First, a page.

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Synapse Films presents
Stillwater (2003)

"Yeah, with two 'R's, like the dead singer."
- Andrew Morrison (Andrew Hulse)

Review By: Chuck Aliaga   
Published: January 25, 2006

Stars: Andrew Hulse
Other Stars: Jeff Evans, Russell P. Nix, V. Kim Blish
Director: Adrian Kays

MPAA Rating: Not Rated for (violence)
Run Time: 01h:29m:00s
Release Date: November 15, 2005
UPC: 654930305096
Genre: horror

Image Transfer
Audio Transfer
C- C-C+B C-

DVD Review

Every now and then an independent film comes along with a fresh new take on a somewhat stale genre. On its good side, Stillwater director Adrian Kays gives us the freshness we're looking for, but once he gets things going, he doesn't know what to do with the momentum he's built. Kays' missteps leave this reviewer in a bit of a quandary. Recommending edgy films is something I love to do, but I just can't quite pull the trigger on such praise this time.

Andrew Morrison (Andre Hulse) is a young college graduate who's still trying to find his way. After learning of his adoption, Andrew begins delving deeper into a past that he never knew. Despite his college degree, Andrew works at a clothing store and lives with his parents, whom he chooses not to confront about their paternal deception. Without their guidance, he finds his birth mother, and is soon dealing with facts that he was never prepared for, information that will lead him down a path to destruction.

Stillwater wears its low budget on its sleeve, but the amateur look and feel isn't what keeps it from excelling. The opening and closing of the film are the culprits, with the first 15 minutes making the character of Andrew a tough emotional investment. Kays spends too much time showing us how creative he can be with visuals and an audio mix, trying to channel David Lynch instead of giving the viewer a more concrete and coherent exposition. Kays is far from holding a candle to Lynch's work at this point, but with work he could get there.

Once we finally settle in to what Andrew faces, Stillwater really takes off. Kays tones down his visual tricks, allowing a compelling story to take center stage. Hulse does a fine job as the focal point, brooding his way to pulling off a truly creepy, disturbed individual. A fine supporting cast is in play as well, but this is Hulse's show. I'm not sure if Hollywood is in Hulse's future, but there is the potential for a fruitful career in independent features.

While not as off-putting as the opening, the climax also leaves something to be desired, dragging the story down a notch. Creating a post-viewing discussion is a sign of an effective story, but leaving the finale completely ambiguous is often a fatal flaw. Kays builds up a bunch of information about Andrew's past, then pulls the rug out, answering almost none of the many questions he raises. There's a fine line between creating a compelling, satisfying mystery and shamelessly teasing the audience. The final shot mirrors the opening one, with one difference; a sequence that will leave your head spinning towards a second viewing that, unfortunately, won't do a lot to clear things up.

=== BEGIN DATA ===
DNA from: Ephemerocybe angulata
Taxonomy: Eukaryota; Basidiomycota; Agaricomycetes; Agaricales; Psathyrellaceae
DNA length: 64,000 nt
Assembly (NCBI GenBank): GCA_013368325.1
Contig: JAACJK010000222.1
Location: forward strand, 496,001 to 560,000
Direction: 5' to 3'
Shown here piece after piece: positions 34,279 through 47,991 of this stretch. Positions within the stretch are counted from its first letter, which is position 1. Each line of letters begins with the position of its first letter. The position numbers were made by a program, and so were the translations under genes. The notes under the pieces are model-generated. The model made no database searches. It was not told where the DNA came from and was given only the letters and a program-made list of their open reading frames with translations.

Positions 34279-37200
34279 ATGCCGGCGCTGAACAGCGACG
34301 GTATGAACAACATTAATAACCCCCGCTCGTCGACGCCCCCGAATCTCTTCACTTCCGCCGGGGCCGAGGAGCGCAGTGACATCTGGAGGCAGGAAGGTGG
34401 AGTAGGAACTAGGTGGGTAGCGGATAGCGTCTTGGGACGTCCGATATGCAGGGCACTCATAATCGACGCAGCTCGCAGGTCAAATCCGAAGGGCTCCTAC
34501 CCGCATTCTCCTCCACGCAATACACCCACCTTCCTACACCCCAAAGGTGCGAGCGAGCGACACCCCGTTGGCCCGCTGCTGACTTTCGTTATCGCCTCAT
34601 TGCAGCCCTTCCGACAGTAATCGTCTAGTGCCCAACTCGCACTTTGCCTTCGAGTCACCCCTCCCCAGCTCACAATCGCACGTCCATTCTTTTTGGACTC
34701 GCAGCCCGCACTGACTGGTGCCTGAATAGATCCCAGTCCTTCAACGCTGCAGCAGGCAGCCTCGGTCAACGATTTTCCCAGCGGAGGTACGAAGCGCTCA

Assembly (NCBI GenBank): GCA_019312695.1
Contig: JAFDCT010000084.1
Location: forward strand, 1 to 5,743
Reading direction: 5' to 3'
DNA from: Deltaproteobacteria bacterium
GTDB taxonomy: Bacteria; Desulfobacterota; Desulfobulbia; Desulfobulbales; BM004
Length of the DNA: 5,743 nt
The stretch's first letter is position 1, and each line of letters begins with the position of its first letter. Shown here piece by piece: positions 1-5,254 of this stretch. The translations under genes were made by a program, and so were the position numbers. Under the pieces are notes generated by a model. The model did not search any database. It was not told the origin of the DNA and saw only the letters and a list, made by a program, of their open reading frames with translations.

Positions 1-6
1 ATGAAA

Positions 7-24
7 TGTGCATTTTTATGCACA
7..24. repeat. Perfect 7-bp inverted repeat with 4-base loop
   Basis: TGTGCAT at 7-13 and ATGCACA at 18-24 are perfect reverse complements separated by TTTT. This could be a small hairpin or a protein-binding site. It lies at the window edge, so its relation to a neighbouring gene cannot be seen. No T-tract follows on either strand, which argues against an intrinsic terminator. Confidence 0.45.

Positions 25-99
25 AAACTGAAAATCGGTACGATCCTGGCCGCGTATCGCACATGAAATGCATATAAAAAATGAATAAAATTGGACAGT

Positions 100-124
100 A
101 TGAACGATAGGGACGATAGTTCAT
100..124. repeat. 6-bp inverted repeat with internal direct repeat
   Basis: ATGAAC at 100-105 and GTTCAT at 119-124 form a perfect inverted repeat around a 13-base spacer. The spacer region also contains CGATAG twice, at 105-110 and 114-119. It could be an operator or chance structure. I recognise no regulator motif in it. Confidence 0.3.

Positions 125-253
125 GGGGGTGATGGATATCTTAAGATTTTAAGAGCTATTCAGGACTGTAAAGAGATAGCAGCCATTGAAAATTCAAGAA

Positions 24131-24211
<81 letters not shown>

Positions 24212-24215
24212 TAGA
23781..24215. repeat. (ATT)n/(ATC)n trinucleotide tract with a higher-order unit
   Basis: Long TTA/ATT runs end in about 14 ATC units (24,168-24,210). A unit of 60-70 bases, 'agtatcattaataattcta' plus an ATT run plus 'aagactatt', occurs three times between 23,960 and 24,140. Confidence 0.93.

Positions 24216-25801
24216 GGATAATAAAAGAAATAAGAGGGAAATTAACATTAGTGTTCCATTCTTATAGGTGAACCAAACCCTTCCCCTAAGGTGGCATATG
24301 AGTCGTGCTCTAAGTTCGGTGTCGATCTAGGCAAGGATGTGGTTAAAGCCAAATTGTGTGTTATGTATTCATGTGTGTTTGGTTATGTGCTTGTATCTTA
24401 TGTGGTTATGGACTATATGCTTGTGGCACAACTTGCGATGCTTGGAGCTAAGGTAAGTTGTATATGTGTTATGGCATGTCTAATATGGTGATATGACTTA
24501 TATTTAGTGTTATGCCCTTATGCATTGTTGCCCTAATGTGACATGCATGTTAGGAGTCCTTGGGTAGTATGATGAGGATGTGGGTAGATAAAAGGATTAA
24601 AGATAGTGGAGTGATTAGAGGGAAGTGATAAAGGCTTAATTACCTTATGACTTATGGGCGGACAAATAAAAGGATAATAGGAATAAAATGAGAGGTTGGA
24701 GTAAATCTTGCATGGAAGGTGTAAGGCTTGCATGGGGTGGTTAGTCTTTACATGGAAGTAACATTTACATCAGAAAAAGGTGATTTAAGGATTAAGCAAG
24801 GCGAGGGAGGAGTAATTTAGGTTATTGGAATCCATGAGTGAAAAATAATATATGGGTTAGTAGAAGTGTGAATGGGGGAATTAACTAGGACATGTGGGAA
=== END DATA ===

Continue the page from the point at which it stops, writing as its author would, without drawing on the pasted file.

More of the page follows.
Rating for Style: C-
Rating for Substance: C-


Image Transfer

Aspect Ratio1.78:1 - Widescreen
Original Aspect Ratioyes

Image Transfer Review: The 1.78:1 anamorphic widescreen presentation is far from spectacular. Grain is prevalent, but image clarity is surprisingly consistent, and the transfer is generally sharp on the whole. A vibrant color scheme is also in play, blending in nicely with the rest of the visual aspects.

Image Transfer Grade: C+


Audio Transfer

 LanguageRemote Access
Dolby Digital

Audio Transfer Review: The surprising inclusion of a Dolby Digital 5.1 mix proves to be welcome, thanks in large part to the aggressive surround usage. Channel separation is very impressive, and the dialogue remains clear and decipherable at all times.

Audio Transfer Grade: B


Disc Extras

Full Motion menu with music
Scene Access with 16 cues and remote access
Cast and Crew Filmographies
1 Original Trailer(s)
1 Feature/Episode commentary by writer/director Adrian Kays, cinematographer Lyn Moncrief, actor Andrew Hulse
Packaging: Keep Case
Picture Disc
1 Disc
1-Sided disc(s)
Layers: dual

Extra Extras:
  1. Photo Gallery
Extras Review: There are only a few extras, including an audio commentary track with writer/director Adrian Kays, cinematographer Lyn Moncrief, and the lead actor, Andrew Hulse. This is a light and informative track, where the participants talk mostly about shooting Stillwater on such a low budget and the actors' solid work.

Also on board is a bio on Kays, a trailer for Stillwater, and a photo gallery.

Extras Grade: C-


Final Comments

An intriguing premise and solid middle section can't save the indie flick Stillwater. While this project might not launch any careers, it isn't a horrible excursion into the psychological problems of an adult who learns he was adopted. Synapse's DVD is a nice package, featuring solid audio and video presentations, but only a couple of supplemental features.


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